The results of a new study show that more than 80% of antibiotics prescribed for infection prophylaxis prior to dental procedures are unnecessary.
The retrospective cohort study, published in JAMA Network Open, examined about 168,000 dental visits from 2011-2015 involving about 91,000 patients who received antibiotic prophylaxis. Appropriate antibiotic prophylaxis was defined as "a prescription dispensed before a dental visit with a procedure that manipulated the gingiva or tooth periapex in patients with an appropriate cardiac diagnosis."
Researchers noted that nearly 91% of the visits had manipulation of the gingiva or tooth periapex, but only about 21% of patients had a cardiac condition at the highest risk of adverse outcome from infective endocarditis. They therefore determined that 80.9% of antibiotic prophylaxis prescriptions were "discordant with guidelines."
Their conclusions include the following: "While antibiotic prophylaxis is appropriately prescribed for indicated dental procedures in patients with cardiac conditions, most antibiotic prophylaxis is prescribed to patients in whom guideline-identified risk factors are not present. Although prescribing is slowly improving, the high proportion of antibiotics that were found to be unnecessary in our study is worrisome. Implementing antimicrobial stewardship efforts in dental practices is an opportunity to improve antibiotic prescribing for infection prophylaxis."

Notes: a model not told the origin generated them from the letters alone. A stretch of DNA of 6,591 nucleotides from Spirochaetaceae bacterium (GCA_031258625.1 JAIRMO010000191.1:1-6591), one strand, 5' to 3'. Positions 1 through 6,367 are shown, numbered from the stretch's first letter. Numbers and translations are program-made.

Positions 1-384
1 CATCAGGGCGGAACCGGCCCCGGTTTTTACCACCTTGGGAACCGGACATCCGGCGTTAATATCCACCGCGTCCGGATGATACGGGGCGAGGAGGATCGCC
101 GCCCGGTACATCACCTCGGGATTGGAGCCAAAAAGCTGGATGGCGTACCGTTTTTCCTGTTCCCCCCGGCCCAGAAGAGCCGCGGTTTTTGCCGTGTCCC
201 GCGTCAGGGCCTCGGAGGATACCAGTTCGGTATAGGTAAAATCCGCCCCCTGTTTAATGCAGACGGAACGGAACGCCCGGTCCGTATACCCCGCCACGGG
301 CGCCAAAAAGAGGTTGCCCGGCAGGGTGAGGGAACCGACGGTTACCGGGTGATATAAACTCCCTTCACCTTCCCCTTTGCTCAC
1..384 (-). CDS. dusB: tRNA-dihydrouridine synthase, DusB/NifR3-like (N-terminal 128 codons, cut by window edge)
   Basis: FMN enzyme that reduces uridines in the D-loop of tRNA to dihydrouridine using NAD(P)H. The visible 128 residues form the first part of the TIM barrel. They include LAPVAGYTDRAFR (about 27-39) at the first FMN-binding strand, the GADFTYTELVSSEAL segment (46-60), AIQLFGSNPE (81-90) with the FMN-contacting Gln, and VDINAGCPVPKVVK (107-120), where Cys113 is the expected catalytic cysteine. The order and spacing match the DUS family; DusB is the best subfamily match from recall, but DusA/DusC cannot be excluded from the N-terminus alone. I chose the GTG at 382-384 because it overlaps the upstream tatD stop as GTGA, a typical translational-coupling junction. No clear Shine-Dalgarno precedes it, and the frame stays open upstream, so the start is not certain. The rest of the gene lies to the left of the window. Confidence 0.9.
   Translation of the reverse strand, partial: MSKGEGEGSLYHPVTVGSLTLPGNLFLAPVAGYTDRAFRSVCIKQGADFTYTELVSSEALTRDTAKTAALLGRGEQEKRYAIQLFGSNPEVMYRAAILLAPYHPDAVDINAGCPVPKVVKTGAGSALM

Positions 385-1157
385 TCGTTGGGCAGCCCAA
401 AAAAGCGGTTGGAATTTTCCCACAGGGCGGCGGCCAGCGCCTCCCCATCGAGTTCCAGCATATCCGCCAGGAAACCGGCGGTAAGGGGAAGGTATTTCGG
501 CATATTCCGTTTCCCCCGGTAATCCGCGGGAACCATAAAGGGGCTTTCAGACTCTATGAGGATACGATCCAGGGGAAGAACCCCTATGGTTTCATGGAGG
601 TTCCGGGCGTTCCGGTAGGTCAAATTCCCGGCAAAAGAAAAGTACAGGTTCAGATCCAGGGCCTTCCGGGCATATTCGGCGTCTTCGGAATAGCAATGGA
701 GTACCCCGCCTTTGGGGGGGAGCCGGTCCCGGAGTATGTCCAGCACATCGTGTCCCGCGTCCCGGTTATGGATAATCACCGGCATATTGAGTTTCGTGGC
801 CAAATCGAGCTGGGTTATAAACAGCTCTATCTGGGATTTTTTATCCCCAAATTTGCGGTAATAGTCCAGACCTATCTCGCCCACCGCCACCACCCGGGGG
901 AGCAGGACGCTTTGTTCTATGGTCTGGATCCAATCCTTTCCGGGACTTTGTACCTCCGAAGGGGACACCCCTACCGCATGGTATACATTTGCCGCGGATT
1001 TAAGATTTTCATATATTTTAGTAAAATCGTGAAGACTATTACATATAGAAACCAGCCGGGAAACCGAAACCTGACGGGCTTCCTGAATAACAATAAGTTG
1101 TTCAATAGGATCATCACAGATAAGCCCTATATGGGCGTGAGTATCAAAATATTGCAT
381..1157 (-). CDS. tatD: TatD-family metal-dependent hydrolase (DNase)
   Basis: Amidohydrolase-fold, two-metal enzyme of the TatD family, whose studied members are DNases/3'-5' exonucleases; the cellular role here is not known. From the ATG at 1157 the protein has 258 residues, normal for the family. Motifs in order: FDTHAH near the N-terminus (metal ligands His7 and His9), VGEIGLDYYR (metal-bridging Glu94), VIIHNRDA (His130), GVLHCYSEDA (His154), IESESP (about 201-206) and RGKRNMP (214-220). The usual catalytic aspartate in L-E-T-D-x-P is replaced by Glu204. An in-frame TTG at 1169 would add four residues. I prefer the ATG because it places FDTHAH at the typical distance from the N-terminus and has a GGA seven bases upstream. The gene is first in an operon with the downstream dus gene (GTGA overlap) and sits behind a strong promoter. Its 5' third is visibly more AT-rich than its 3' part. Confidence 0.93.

The researchers note that dentists prescribe about 10% of all antibiotic prescriptions in the United States and are also the top prescriber of clindamycin in the United States. Furthermore, they note that antibiotics prescribed by dentists for infection prophylaxis have been associated with community-associated C difficile infection.